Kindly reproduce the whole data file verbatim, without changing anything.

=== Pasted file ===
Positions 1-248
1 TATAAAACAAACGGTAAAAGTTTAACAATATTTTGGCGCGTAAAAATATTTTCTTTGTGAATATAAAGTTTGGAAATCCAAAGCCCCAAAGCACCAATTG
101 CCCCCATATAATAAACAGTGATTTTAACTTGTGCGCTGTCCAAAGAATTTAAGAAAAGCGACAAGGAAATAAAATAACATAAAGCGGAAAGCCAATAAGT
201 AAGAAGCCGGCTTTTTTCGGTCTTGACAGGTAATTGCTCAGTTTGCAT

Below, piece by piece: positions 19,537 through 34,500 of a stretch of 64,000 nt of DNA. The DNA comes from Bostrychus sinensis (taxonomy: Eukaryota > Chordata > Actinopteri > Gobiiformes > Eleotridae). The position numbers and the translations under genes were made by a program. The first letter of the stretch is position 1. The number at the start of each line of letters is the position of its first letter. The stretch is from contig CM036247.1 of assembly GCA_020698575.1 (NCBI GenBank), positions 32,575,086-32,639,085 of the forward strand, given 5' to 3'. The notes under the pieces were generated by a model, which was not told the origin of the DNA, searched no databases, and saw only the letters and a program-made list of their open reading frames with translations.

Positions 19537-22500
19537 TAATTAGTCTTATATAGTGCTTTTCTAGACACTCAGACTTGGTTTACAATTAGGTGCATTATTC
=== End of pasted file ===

Positions 1-248
1 TATAAAACAAACGGTAAAAGTTTAACAATATTTTGGCGCGTAAAAATATTTTCTTTGTGAATATAAAGTTTGGAAATCCAAAGCCCCAAAGCACCAATTG
101 CCCCCATATAATAAACAGTGATTTTAACTTGTGCGCTGTCCAAAGAATTTAAGAAAAGCGACAAGGAAATAAAATAACATAAAGCGGAAAGCCAATAAGT
201 AAGAAGCCGGCTTTTTTCGGTCTTGACAGGTAATTGCTCAGTTTGCAT

Below, piece by piece: positions 19,537 through 34,500 of a stretch of 64,000 nt of DNA. The DNA comes from Bostrychus sinensis (taxonomy: Eukaryota > Chordata > Actinopteri > Gobiiformes > Eleotridae). The position numbers and the translations under genes were made by a program. The first letter of the stretch is position 1. The number at the start of each line of letters is the position of its first letter. The stretch is from contig CM036247.1 of assembly GCA_020698575.1 (NCBI GenBank), positions 32,575,086-32,639,085 of the forward strand, given 5' to 3'. The notes under the pieces were generated by a model, which was not told the origin of the DNA, searched no databases, and saw only the letters and a program-made list of their open reading frames with translations.

Positions 19537-22500
19537 TAATTAGTCTTATATAGTGCTTTTCTAGACACTCAGACTTGGTTTACAATTAGGTGCATTATTC